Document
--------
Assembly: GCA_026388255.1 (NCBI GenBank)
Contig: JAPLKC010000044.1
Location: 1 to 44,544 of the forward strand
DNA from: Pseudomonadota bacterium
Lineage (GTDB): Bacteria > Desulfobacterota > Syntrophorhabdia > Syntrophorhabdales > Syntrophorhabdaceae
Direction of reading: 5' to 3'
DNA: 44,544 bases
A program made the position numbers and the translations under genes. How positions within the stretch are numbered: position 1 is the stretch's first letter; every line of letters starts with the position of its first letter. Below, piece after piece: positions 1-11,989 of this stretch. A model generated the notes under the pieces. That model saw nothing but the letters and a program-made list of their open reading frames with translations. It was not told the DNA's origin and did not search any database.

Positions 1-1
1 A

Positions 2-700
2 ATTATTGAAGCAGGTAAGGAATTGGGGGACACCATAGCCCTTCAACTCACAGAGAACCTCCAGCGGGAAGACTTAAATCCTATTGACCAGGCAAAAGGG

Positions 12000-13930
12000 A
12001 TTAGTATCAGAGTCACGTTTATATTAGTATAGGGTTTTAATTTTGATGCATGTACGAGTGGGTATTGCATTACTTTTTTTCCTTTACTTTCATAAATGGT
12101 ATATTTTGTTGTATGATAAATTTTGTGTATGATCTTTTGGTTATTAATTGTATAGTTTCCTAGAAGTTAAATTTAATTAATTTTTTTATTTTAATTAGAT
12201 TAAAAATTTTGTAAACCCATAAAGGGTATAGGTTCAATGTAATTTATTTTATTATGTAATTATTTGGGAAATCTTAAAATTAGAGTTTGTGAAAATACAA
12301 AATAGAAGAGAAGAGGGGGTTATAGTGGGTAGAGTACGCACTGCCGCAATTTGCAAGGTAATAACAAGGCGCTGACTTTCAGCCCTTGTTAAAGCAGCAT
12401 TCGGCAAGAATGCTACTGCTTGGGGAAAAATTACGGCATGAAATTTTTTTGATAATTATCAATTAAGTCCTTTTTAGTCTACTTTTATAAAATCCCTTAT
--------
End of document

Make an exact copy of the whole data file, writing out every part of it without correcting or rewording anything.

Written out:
Assembly: GCA_026388255.1 (NCBI GenBank)
Contig: JAPLKC010000044.1
Location: 1 to 44,544 of the forward strand
DNA from: Pseudomonadota bacterium
Lineage (GTDB): Bacteria > Desulfobacterota > Syntrophorhabdia > Syntrophorhabdales > Syntrophorhabdaceae
Direction of reading: 5' to 3'
DNA: 44,544 bases
A program made the position numbers and the translations under genes. How positions within the stretch are numbered: position 1 is the stretch's first letter; every line of letters starts with the position of its first letter. Below, piece after piece: positions 1-11,989 of this stretch. A model generated the notes under the pieces. That model saw nothing but the letters and a program-made list of their open reading frames with translations. It was not told the DNA's origin and did not search any database.

Positions 1-1
1 A

Positions 2-700
2 ATTATTGAAGCAGGTAAGGAATTGGGGGACACCATAGCCCTTCAACTCACAGAGAACCTCCAGCGGGAAGACTTAAATCCTATTGACCAGGCAAAAGGG

Positions 12000-13930
12000 A
12001 TTAGTATCAGAGTCACGTTTATATTAGTATAGGGTTTTAATTTTGATGCATGTACGAGTGGGTATTGCATTACTTTTTTTCCTTTACTTTCATAAATGGT
12101 ATATTTTGTTGTATGATAAATTTTGTGTATGATCTTTTGGTTATTAATTGTATAGTTTCCTAGAAGTTAAATTTAATTAATTTTTTTATTTTAATTAGAT
12201 TAAAAATTTTGTAAACCCATAAAGGGTATAGGTTCAATGTAATTTATTTTATTATGTAATTATTTGGGAAATCTTAAAATTAGAGTTTGTGAAAATACAA
12301 AATAGAAGAGAAGAGGGGGTTATAGTGGGTAGAGTACGCACTGCCGCAATTTGCAAGGTAATAACAAGGCGCTGACTTTCAGCCCTTGTTAAAGCAGCAT
12401 TCGGCAAGAATGCTACTGCTTGGGGAAAAATTACGGCATGAAATTTTTTTGATAATTATCAATTAAGTCCTTTTTAGTCTACTTTTATAAAATCCCTTAT